Fig. 6. PAECs apoptosis susceptibility was assessed using TUNEL assay following TNF-α treatment to induce apoptosis. Over a 24-h period, both LPA and shunt PAECs had less apoptosis than did PAECs isolated from control lambs, while shunt PAECs had even less apoptosis than did PAECs derived from LPA lambs. The addition of ET-1 (1 µM/mL) decreased apoptosis in cells from each animal model. The addition of BQ788 (1 µM/mL, an ETB receptor antagonist) increased apoptosis in shunt PAECs. n = 5 per group. (a) representative photos; (b) quantification. *p < 0.05 vs. baseline controls; †p < 0.05 vs. baseline LPA; ϕp < 0.05 vs. corresponding baseline cell model. LPA: left pulmonary artery; ET-1: endothelin-1.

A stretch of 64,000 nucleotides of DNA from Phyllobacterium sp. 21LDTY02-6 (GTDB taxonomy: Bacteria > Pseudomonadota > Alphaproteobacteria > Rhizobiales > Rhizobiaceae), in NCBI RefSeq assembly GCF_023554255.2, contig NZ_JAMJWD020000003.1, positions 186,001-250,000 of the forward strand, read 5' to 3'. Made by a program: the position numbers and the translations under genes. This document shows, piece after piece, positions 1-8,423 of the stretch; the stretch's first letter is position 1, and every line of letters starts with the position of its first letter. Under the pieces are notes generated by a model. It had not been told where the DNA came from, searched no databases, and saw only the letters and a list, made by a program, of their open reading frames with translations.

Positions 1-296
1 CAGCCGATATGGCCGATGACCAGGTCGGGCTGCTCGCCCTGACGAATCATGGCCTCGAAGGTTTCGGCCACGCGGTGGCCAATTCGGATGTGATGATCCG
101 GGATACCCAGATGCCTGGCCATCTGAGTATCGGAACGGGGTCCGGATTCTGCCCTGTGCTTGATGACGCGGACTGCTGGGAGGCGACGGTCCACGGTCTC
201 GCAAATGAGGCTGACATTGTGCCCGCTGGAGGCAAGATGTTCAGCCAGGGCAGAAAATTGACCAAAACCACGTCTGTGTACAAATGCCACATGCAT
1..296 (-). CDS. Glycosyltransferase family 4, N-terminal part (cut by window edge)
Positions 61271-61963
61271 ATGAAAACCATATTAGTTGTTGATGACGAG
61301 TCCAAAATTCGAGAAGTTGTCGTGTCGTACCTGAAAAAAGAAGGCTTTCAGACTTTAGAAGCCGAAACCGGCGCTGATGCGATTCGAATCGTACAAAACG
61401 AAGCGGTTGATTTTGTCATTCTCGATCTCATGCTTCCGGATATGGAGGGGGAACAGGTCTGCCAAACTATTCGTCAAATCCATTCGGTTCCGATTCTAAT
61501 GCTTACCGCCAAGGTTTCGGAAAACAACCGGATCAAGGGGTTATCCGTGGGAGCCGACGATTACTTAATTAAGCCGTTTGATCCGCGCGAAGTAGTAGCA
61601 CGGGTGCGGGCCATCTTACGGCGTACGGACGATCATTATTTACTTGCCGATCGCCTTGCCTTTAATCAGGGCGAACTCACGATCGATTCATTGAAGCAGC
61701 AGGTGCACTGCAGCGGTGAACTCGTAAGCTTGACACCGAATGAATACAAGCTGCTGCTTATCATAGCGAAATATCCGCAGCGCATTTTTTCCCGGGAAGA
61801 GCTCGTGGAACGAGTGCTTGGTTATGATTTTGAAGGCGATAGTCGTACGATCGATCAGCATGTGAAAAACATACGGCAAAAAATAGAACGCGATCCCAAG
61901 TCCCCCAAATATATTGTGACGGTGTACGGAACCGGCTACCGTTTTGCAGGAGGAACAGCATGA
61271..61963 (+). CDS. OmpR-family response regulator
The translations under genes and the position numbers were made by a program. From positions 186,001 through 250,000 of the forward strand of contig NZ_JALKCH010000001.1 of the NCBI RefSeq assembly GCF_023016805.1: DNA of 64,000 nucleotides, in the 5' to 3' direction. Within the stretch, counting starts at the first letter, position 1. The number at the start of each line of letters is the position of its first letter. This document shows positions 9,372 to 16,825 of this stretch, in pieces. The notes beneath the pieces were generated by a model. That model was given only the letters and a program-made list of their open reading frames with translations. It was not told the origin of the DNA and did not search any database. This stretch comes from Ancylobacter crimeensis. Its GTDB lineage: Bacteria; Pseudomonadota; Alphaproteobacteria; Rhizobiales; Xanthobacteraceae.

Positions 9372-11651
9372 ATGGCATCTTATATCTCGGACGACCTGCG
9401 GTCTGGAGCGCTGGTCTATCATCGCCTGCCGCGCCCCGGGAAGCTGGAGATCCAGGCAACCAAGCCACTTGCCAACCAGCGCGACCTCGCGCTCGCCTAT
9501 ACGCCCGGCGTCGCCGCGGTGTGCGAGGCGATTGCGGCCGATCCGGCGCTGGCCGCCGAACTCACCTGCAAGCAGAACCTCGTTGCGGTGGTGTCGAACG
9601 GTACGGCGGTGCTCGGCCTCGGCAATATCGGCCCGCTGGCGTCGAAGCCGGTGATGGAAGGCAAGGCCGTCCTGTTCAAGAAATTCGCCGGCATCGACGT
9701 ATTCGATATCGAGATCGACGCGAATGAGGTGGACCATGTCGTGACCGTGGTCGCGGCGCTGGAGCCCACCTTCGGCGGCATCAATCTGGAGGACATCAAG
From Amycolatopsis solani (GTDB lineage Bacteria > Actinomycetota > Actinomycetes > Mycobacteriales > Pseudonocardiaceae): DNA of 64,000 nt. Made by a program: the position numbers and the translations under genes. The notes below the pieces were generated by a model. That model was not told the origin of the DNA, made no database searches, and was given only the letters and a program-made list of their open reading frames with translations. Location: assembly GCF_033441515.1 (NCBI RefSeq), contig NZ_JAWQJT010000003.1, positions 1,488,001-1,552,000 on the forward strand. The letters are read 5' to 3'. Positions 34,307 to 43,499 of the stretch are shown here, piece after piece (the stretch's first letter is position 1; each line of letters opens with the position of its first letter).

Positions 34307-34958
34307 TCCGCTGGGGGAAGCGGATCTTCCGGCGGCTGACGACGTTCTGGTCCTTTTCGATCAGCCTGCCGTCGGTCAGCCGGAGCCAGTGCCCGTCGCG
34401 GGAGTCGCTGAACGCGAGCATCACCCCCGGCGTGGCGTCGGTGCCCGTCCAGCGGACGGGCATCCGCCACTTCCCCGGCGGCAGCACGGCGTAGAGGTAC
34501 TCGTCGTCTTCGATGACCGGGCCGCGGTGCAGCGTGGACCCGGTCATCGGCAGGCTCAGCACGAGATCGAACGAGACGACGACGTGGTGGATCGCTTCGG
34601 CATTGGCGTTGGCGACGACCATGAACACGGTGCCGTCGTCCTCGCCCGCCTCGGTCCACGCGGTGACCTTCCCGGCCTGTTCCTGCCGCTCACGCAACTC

source:https://pubmed.ncbi.nlm.nih.gov/32489641/